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Monday, 10 December, 2018

How Trump's publicity shy friend Brant has spent big but said little

Michele MacDonald charts the sales ring activity of the tight-lipped owner

Peter Brant after purchasing Enchanted Rock for $2 million
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Standing near the back walking ring at Keeneland on Wednesday, Peter Brant watched intently as bidding climbed steadily upward on Enchanted Rock, the big and beautiful chestnut mare who has already produced Grade 1 winner Verrazano and Grade 2 winner El Padrino.

This was a mare he wanted and, as has been the case with many others over the past year, Brant would not be denied. The businessman, who is a noted polo player, art collector and lifelong friend of US president Donald Trump, prevailed with a bid of $2 million.

By the end of the afternoon, he had added two more acquisitions to his equine portfolio, increasing his spending spree to more than $25m since actively re-entering the racing world last autumn.

Ironically, considering he has published magazines and operates a newsprint company, Brant has continued a ritualistic dance with reporters covering bloodstock sales, shaking his head and stepping away when asked about his plans for the horses.

"I'm not interested, thanks," he said at Fasig-Tipton on Monday after purchasing Gestut Fahrhof's Grade 1-placed Dubawi filly Quidura, sold as a racing or broodmare prospect, for $3.6m.

US trainer Chad Brown has often stood close by Brant's side and he, too, has dismissed questions about the owner's aspirations.

"I just sign the tickets for Mr Brant," Brown said after Enchanted Rock, in foal to More Than Ready, was sold by owner Emory Hamilton from the Gainesway consignment.

Enchanted Rock is led to the Keeneland sales ring
Brant raced US champion Gulch and bred that horse's 1995 Kentucky Derby-winning son Thunder Gulch. He was also involved in the racing career of Claiborne Farm's Kentucky Derby winner Swale after suggesting to then farm president Seth Hancock that he move Mr Prospector to Kentucky from Florida in 1980, a strategy that changed breeding history.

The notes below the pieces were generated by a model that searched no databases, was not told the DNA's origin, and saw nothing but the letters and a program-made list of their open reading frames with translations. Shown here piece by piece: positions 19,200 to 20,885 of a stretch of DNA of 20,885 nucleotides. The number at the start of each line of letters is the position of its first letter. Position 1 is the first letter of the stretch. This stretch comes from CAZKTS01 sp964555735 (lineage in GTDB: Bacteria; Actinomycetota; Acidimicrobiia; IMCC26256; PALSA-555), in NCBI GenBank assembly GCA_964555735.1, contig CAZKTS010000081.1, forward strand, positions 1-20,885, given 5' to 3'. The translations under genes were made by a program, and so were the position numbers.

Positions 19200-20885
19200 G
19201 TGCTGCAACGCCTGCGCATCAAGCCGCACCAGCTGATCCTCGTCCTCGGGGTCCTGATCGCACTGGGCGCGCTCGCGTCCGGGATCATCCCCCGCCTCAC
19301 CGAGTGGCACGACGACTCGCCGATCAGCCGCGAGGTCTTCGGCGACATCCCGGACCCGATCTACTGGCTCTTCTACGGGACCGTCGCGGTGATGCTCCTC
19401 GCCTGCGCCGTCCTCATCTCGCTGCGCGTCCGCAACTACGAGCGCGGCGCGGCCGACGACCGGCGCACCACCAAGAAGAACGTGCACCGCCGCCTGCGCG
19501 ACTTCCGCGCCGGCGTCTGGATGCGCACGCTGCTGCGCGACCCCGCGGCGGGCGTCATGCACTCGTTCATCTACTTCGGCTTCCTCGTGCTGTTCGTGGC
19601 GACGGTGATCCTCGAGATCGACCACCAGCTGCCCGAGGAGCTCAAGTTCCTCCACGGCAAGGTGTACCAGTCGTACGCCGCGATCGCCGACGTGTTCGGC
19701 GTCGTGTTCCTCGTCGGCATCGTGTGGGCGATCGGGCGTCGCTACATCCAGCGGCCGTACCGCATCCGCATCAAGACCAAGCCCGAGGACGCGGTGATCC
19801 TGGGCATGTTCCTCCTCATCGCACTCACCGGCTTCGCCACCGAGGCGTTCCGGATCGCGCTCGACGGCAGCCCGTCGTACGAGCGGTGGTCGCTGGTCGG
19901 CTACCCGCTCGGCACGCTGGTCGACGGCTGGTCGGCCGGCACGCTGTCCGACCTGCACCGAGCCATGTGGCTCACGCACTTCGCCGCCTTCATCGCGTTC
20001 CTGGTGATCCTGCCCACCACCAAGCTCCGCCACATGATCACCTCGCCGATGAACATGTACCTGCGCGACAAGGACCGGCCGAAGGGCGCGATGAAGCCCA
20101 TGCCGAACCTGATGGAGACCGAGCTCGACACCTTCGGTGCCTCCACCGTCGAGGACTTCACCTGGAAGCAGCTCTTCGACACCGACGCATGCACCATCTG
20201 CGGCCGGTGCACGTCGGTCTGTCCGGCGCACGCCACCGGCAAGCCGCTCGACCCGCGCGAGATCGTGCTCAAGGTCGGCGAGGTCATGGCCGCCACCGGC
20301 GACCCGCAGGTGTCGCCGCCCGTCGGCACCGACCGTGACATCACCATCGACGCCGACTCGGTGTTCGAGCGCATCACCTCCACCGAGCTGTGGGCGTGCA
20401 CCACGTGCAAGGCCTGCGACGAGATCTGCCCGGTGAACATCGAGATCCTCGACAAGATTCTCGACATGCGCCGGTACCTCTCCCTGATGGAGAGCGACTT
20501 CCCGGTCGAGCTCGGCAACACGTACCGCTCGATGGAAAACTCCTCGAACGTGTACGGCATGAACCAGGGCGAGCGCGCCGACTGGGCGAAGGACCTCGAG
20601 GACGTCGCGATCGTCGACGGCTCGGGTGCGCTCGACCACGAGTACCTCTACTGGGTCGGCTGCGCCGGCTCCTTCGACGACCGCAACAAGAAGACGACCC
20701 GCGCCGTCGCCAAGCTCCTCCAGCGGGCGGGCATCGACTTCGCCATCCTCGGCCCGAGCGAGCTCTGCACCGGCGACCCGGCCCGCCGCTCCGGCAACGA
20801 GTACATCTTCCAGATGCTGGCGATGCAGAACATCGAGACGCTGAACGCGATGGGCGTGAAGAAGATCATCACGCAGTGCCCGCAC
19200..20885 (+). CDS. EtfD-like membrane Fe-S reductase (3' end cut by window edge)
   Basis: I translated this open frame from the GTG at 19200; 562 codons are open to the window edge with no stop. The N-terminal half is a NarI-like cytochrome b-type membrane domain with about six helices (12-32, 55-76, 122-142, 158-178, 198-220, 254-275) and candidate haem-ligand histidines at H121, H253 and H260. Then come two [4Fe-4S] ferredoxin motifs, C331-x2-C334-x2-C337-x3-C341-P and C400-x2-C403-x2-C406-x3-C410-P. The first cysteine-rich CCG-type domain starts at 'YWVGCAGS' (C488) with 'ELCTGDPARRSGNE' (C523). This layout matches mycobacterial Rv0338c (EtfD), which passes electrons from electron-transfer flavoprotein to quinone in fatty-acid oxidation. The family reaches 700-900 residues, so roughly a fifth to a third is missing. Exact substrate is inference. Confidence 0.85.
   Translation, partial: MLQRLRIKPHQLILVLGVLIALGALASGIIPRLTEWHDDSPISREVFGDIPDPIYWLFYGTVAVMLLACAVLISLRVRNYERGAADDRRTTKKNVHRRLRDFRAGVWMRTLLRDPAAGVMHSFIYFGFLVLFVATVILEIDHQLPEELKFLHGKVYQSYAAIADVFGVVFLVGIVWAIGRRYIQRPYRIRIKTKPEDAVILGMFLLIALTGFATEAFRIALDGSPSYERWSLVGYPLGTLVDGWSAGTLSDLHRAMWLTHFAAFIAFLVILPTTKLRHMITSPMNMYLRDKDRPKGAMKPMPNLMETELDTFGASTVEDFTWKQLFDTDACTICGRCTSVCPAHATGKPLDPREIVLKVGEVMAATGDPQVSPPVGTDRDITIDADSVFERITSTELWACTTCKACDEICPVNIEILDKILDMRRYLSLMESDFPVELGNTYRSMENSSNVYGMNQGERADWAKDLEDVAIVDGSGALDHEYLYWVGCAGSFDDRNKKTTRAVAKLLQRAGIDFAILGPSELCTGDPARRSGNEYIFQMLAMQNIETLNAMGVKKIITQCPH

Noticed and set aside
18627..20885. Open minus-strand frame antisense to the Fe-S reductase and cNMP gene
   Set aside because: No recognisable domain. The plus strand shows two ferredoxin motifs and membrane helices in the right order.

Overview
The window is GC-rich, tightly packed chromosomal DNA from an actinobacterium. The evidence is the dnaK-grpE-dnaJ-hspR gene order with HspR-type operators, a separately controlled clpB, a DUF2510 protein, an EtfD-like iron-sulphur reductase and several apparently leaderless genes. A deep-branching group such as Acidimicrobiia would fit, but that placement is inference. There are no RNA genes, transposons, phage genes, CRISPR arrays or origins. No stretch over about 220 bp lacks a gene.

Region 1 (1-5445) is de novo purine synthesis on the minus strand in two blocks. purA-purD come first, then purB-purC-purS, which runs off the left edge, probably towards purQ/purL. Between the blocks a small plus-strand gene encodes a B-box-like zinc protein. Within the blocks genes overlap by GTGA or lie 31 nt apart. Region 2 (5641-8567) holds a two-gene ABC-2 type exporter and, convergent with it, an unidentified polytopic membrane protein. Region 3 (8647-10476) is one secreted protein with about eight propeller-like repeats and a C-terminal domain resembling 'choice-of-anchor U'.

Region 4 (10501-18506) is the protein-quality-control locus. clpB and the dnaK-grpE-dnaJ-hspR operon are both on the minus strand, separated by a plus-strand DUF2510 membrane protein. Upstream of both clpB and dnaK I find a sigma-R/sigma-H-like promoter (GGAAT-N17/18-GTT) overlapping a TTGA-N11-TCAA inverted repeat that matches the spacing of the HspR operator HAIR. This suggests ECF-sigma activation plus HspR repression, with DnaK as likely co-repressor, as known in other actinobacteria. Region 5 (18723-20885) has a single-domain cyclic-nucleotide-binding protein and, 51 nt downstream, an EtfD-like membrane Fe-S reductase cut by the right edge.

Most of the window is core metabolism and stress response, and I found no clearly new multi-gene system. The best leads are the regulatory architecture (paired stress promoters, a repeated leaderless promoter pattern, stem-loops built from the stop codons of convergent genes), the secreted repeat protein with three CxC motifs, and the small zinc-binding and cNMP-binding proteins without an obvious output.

But Brant had been out of racing for about two decades prior to jumping back in with a vengeance last year. He bought at least 19 horses from the Wildenstein dispersal at Goffs for €7.5m, picking up bloodlines just as he had zealously acquired paintings by his late friend Andy Warhol.

Since adding the likes of unique gem Beauty Parlour – the Poule d'Essai des Pouliches winner by Japan's Deep Impact – from the Wildenstein jewels, Brant has bought across the spectrum of bloodlines in Europe and the US, adding weanlings, yearlings and mares to his herd.

He has also raced horses on both sides of the Atlantic, with runners including Paid Up Subscriber, a $1.1m acquisition at Fasig-Tipton in 2016 who won the Grade 3 Shuvee Handicap at Saratoga in July. That daughter of Candy Ride competed in the names of Brant and his cousin Joseph Allen, the breeder of Dynaformer and War Front.

Almost instantly, considering the span of time it typically takes to build up an elite stable, Brant has amassed holdings that would be envied worldwide. The six yearlings he and Brown acquired at this year’s Tattersalls October sale included a Dubawi colt out of Loveisallyouneed, a sister to champion Quarter Moon and to her fellow Irish 1,000 Guineas winner Yesterday, for which they paid 425,000gns.

In September, Brant and Brown bought 13 yearlings at Keeneland, including offspring of War Front, Medaglia D’Oro, Curlin, Pioneerof The Nile and Candy Ride, for a combined $6.46m. That group includes two yearlings in partnership with Coolmore, a $1m Quality Road colt who is a brother to Grade 2 winner Blofeld and a $675,000 Uncle Mo colt from the family of Grade 1 winner A.P. Indian.

In watching Enchanted Rock sell to Brant, Hamilton said she became emotional, mentioning how good the mare had been to her. But she said she was glad that Brant had been the buyer.

"We're old friends. We go way back," Hamilton said. "He'll take her over to Claiborne – they're old friends, too. It's a good situation."

While Brant might not be talking about his plans for racing and breeding, his spending and his history make it clear that his ambitions are all about winning.

"My whole life I've hated to lose, no doubt about it," Brant told The New York Times in a 2010 interview. "I've been guilty of that since I was six years old, at camp. I have always played to win. That's who I am."


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Ironically, considering he has published magazines and operates a newsprint company, Brant has continued a ritualistic dance with reporters

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